There were stags and deer in the surrounding woods, and Herr Baechler insisted that we should accompany him on a hunt.  “You’re not allowed to shoot,” he said, “we’ll take care of that.  But you can watch.”   When the time came, Liselotte attacked the preparations with housewifely diligence. Provisions were crammed into knapsacks; guns were cleaned; hunting knives honed.  At ten in the evening we were off.  Before the door stood three men in heavy hunting gear, farmers from the surrounding area.

We went in a long line over the fields towards the woods.  The giant smoked a stogie and smelled hungry for action and thirsty for blood.  When we had reached the woods, the men split off in different directions.  The giant ordered us to follow him.  We climbed over boulders and the roots of trees, jumped over a brook, where the giant nearly fell in the water, and came, finally, to a clearing.  “You wait here until it’s all over,” said the giant. “Don’t budge from this spot!”  Then he disappeared.  We lay on the forest floor and waited.  After we had waited about an hour, Otto C. said: “I never imagined a hunt to be so boring.  I’m tired.  I’m going to lie down and get some sleep.  Wake me when something happens.”  Nothing happened.  From far and wide, no stag stepped majestically out of the forest, no deer, not even a rabbit.  I didn’t dare stand up because I was afraid I’d be mistaken for a wild boar or a rabbit.  Gradually, it grew lighter.  “I’m hungry,” said Otto C. who had woken up in the meantime.  “Eat something,” I said.  “We certainly have enough.”  “I believe fishing is even more boring,” said Otto C.  Suddenly we heard a shot -- many shots, accompanied by the sound of men calling to one another.  Bellowing, shooting, cursing issued from the underbrush, but we didn’t see anything. It was as if we had bad seats at the theater, behind a column where one could see nothing;  but one could hear.  Cries. The cracking of twigs underfoot. The dull fall of heavy bodies.  When it was over, three bleeding animals lay on the ground: two stags and a wild boar. 

The giant stuck a stogie in his mouth and puffed away; the farmers drew their hunting knives, cut the animals in various places, got themselves long thin tree trunks out of the forest and bound the animals securely to them.  Then we formed up for the way back.  Otto C. and I carried a pole on which the wild boar hung.  I walked behind Otto C., and saw how the blood dropped from the animal’s snout to the ground.  I was revolted.  I wanted to become a vegetarian, never to eat meat again -- unless it arrived in a form that did not recall the living animal.  Nothing brings me closer to retching than the sight of a roasted pig’s head with a lemon stuck in its mouth.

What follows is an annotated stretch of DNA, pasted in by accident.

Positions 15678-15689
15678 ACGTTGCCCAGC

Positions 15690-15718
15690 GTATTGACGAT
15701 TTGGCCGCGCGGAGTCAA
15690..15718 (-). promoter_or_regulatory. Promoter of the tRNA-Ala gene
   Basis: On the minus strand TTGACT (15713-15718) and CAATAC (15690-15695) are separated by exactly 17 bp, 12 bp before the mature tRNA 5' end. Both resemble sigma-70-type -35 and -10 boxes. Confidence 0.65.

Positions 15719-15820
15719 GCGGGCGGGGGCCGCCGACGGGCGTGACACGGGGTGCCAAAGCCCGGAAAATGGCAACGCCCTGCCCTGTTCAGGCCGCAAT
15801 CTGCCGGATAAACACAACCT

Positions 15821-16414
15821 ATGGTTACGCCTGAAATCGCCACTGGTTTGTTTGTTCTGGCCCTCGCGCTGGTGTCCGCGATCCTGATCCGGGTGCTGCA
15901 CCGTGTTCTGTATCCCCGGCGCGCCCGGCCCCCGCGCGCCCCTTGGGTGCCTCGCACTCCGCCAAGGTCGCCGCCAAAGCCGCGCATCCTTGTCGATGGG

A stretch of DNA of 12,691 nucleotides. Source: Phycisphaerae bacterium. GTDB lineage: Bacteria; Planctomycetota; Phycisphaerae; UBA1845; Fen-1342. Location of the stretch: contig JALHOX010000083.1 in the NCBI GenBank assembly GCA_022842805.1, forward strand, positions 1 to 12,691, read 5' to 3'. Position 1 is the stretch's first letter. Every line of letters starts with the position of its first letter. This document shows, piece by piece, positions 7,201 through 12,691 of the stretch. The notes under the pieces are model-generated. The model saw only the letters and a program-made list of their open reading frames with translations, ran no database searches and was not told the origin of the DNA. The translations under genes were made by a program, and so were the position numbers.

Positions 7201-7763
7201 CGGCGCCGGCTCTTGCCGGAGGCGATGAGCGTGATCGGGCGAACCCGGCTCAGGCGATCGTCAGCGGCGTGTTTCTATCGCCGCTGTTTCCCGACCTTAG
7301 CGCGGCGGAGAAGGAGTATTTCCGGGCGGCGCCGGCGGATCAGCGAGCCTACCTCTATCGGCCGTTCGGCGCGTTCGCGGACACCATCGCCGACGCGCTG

Shortly afterwards, something happened that would cause me to reflect on my otherness.  A Jewish holiday was approaching, and Jankel, the Polish prisoner of war who worked in Herr Baechler’s stables, had asked if he could go to Krojanke where there was a synagogue and a rabbi who had invited him to share a meal.  For Herr Baechler, this was a welcome opportunity to display his generosity toward the man of foreign origin.  We received the assignment to accompany Jankel to Krojanke and to stand surety with our persons that he would return again and not attempt, in the course of the journey, to escape.  Each of us received a rifle, which however was not loaded, as well as a white armband and an officially authenticated identification card.

And so we went with Jankel to Krojanke.  It was a merry trip.  We laughed and sang the whole time, and Otto C. and I conjured him not to get us in trouble.  “No,” said Jankel , and slapped us on the knee.  “I not escape, I not escape.”  In Krojanke, we delivered him directly to the synagogue, where the services had already begun.  I entered a world for which I was not prepared.  Too many people in a far too little space; too much mystery about a  God, who hadn’t called for this mystery.  I felt like interrupting, but this was just a fancy, of course.  What alienated me the most was the fact that people came in and went out while the service was going on, or formed little groups and conversed loudly, while others, in particular those in the front rows, were deep in prayer, rocking their heads, in accordance with the ancient Jewish ritual.  We told Jankel that we’d be back in an hour, and went out into the fresh air.  We walked through the streets of the little town, while we attempted to conceal our weapons.  We sat by a wayside and ate the provisions Frau Liselotte had given us to take along.  When, an hour later, we went back, the synagogue was empty.  An employee of the community, who was in the process of rearranging the chairs, gave us the address of the rabbi, where we would probably find Jankel.  As a matter of fact, there he sat, happily banqueting in festive company, a believer among believers.  “Kindly come back in an hour,” said the rabbi after we had identified ourselves,  “the meal is not yet ended.”   “I not escape!  I not escape!” Jankel called out laughing and he raised his wine glass in salute.  He was happy; he had been taken in by his own; he was being fed and fortified; while us they showed the door.  Us, the apostates; we who carried rifles on our shoulders, who did not honor the Sabbath and keep it holy, and who understood not a word of Hebrew.

When we sat again with Jankel in the train, darkness had already fallen over the landscape.  I stared out.  I heard the glasses clinking in the rabbi’s house and the lively conversation of the guests while they broke bread with one another, and the clapping of hands as they danced around the laden table.  Where did I belong?  Neither with the wild boar hunters nor with the worthy patriarchs who rocked their heads in prayer.  I believed in God, but in which language was I supposed to pray to Him?

Translated by
Jeffrey Craig Miller and Karina von Tippelskirch.